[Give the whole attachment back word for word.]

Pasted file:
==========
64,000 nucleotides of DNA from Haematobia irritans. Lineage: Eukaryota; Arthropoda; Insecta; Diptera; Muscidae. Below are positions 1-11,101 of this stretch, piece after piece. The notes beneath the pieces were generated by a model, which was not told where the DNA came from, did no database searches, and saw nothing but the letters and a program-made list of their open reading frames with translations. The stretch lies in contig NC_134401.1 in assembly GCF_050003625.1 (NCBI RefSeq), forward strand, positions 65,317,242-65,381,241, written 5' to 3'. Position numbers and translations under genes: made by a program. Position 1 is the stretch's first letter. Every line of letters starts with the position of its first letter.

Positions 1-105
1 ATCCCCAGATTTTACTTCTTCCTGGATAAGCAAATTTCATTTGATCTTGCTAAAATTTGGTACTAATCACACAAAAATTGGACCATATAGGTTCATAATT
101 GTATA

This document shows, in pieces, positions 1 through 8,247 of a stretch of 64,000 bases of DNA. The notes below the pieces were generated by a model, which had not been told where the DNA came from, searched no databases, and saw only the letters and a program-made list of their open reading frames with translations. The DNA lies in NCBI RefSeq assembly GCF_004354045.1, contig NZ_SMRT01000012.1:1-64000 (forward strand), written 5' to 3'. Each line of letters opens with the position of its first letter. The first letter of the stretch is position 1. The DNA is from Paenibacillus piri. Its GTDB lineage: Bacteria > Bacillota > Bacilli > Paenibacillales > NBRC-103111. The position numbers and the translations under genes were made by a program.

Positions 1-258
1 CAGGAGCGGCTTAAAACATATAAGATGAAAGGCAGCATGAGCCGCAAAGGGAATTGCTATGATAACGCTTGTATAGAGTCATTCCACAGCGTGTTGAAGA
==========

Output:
64,000 nucleotides of DNA from Haematobia irritans. Lineage: Eukaryota; Arthropoda; Insecta; Diptera; Muscidae. Below are positions 1-11,101 of this stretch, piece after piece. The notes beneath the pieces were generated by a model, which was not told where the DNA came from, did no database searches, and saw nothing but the letters and a program-made list of their open reading frames with translations. The stretch lies in contig NC_134401.1 in assembly GCF_050003625.1 (NCBI RefSeq), forward strand, positions 65,317,242-65,381,241, written 5' to 3'. Position numbers and translations under genes: made by a program. Position 1 is the stretch's first letter. Every line of letters starts with the position of its first letter.

Positions 1-105
1 ATCCCCAGATTTTACTTCTTCCTGGATAAGCAAATTTCATTTGATCTTGCTAAAATTTGGTACTAATCACACAAAAATTGGACCATATAGGTTCATAATT
101 GTATA

This document shows, in pieces, positions 1 through 8,247 of a stretch of 64,000 bases of DNA. The notes below the pieces were generated by a model, which had not been told where the DNA came from, searched no databases, and saw only the letters and a program-made list of their open reading frames with translations. The DNA lies in NCBI RefSeq assembly GCF_004354045.1, contig NZ_SMRT01000012.1:1-64000 (forward strand), written 5' to 3'. Each line of letters opens with the position of its first letter. The first letter of the stretch is position 1. The DNA is from Paenibacillus piri. Its GTDB lineage: Bacteria > Bacillota > Bacilli > Paenibacillales > NBRC-103111. The position numbers and the translations under genes were made by a program.

Positions 1-258
1 CAGGAGCGGCTTAAAACATATAAGATGAAAGGCAGCATGAGCCGCAAAGGGAATTGCTATGATAACGCTTGTATAGAGTCATTCCACAGCGTGTTGAAGA